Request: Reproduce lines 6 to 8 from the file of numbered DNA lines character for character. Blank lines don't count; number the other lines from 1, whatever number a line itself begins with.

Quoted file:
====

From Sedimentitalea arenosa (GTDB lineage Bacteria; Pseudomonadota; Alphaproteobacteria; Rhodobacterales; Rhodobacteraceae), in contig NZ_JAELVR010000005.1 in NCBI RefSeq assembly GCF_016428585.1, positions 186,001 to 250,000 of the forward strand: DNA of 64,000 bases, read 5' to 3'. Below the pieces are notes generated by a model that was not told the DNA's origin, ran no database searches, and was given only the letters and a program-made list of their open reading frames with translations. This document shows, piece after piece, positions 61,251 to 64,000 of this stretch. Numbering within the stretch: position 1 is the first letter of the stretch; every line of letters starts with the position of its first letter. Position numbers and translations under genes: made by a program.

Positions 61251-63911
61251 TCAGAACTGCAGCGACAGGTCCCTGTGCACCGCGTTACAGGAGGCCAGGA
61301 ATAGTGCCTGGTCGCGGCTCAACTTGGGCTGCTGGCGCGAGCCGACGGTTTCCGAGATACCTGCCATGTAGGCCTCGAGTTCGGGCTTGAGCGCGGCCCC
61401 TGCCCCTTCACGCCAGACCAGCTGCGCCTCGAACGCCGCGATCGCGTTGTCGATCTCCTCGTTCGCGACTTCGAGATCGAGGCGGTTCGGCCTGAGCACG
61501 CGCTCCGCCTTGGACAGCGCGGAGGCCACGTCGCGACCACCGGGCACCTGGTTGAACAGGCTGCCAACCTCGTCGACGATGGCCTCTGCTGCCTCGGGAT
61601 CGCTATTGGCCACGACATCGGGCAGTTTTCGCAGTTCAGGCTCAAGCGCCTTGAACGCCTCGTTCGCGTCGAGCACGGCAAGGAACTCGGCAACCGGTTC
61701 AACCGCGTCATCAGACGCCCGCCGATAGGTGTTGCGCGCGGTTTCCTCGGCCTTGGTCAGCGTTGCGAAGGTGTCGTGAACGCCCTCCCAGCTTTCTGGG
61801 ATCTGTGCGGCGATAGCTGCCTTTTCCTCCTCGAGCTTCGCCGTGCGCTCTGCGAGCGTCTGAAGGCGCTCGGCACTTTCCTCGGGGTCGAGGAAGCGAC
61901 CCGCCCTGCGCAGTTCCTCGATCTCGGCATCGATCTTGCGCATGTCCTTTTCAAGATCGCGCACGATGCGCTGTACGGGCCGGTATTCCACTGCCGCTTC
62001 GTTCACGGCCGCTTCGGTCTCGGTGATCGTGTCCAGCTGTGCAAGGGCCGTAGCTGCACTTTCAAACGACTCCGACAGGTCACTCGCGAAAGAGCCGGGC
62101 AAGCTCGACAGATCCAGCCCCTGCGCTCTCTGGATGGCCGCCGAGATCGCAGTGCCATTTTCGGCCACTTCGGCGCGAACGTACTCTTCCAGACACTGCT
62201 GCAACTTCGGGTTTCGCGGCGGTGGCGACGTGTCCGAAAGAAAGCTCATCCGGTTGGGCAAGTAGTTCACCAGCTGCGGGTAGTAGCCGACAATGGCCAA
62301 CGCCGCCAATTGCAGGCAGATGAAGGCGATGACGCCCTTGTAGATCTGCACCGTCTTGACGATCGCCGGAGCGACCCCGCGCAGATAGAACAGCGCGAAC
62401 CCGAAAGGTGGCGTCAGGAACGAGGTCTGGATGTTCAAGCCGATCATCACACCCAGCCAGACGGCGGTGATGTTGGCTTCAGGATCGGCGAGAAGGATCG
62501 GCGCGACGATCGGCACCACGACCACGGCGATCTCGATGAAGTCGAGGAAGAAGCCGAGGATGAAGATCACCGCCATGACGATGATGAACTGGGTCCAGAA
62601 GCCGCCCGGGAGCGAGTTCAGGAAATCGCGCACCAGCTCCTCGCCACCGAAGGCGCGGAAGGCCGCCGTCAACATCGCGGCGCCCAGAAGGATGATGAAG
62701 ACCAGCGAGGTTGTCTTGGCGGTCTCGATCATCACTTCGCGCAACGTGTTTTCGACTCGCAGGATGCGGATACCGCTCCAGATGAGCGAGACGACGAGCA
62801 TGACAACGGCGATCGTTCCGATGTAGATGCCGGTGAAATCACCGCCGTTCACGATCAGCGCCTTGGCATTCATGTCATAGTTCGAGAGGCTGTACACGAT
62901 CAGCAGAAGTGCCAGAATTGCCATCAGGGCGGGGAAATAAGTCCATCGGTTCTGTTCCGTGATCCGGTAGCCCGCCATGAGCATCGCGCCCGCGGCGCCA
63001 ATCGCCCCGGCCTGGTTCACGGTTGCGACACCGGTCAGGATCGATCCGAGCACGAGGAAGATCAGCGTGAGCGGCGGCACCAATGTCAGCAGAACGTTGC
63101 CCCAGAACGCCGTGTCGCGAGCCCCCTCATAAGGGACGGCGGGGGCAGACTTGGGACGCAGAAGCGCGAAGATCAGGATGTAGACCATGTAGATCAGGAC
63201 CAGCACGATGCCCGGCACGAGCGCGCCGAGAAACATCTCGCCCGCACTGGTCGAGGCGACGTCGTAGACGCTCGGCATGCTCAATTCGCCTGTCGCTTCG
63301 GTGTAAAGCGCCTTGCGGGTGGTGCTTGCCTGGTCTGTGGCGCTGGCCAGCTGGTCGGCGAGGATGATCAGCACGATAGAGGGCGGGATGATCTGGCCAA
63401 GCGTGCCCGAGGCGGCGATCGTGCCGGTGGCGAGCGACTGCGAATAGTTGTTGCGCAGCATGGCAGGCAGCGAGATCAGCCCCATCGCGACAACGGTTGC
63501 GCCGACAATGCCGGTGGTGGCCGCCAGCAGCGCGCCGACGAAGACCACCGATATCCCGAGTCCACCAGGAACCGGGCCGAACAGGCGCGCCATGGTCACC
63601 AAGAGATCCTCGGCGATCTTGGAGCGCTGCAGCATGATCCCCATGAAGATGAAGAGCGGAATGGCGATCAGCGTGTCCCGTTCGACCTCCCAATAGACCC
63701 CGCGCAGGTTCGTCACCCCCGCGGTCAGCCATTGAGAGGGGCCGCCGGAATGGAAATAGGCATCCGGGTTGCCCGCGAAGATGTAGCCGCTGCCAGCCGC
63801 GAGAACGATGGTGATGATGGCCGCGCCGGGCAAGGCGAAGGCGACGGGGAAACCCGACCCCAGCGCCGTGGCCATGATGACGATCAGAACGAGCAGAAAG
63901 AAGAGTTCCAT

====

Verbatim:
61501 CGCTCCGCCTTGGACAGCGCGGAGGCCACGTCGCGACCACCGGGCACCTGGTTGAACAGGCTGCCAACCTCGTCGACGATGGCCTCTGCTGCCTCGGGAT
61601 CGCTATTGGCCACGACATCGGGCAGTTTTCGCAGTTCAGGCTCAAGCGCCTTGAACGCCTCGTTCGCGTCGAGCACGGCAAGGAACTCGGCAACCGGTTC
61701 AACCGCGTCATCAGACGCCCGCCGATAGGTGTTGCGCGCGGTTTCCTCGGCCTTGGTCAGCGTTGCGAAGGTGTCGTGAACGCCCTCCCAGCTTTCTGGG